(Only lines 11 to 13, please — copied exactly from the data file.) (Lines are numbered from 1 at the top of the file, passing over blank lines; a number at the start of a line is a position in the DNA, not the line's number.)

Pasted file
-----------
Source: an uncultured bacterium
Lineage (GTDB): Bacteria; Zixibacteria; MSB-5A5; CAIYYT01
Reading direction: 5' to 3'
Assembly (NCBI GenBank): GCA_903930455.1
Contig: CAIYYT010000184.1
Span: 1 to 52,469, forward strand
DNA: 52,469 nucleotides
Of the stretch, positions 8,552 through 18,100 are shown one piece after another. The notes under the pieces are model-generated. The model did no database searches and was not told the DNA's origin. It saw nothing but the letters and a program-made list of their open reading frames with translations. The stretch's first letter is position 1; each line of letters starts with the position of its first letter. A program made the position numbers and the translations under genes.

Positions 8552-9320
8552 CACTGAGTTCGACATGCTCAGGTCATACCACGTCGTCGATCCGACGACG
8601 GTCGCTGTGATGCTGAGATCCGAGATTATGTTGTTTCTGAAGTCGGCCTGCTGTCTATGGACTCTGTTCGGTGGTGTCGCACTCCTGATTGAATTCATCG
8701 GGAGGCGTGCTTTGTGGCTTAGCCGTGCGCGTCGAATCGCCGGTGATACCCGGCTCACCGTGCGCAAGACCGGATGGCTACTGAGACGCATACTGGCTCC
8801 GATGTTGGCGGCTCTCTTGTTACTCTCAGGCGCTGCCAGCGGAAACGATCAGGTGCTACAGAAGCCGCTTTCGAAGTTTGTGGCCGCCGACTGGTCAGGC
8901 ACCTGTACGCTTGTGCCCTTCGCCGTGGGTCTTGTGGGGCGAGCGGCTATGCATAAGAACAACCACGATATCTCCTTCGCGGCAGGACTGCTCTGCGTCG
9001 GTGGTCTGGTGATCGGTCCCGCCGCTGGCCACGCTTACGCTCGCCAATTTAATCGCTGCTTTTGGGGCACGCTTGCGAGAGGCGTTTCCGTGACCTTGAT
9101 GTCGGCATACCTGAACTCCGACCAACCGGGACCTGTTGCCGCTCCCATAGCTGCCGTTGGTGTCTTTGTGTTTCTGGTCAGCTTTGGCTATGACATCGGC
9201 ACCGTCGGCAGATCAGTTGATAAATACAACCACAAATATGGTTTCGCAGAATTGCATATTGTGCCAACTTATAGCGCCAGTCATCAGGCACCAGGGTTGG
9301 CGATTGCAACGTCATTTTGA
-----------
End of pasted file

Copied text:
8601 GTCGCTGTGATGCTGAGATCCGAGATTATGTTGTTTCTGAAGTCGGCCTGCTGTCTATGGACTCTGTTCGGTGGTGTCGCACTCCTGATTGAATTCATCG
8701 GGAGGCGTGCTTTGTGGCTTAGCCGTGCGCGTCGAATCGCCGGTGATACCCGGCTCACCGTGCGCAAGACCGGATGGCTACTGAGACGCATACTGGCTCC
8801 GATGTTGGCGGCTCTCTTGTTACTCTCAGGCGCTGCCAGCGGAAACGATCAGGTGCTACAGAAGCCGCTTTCGAAGTTTGTGGCCGCCGACTGGTCAGGC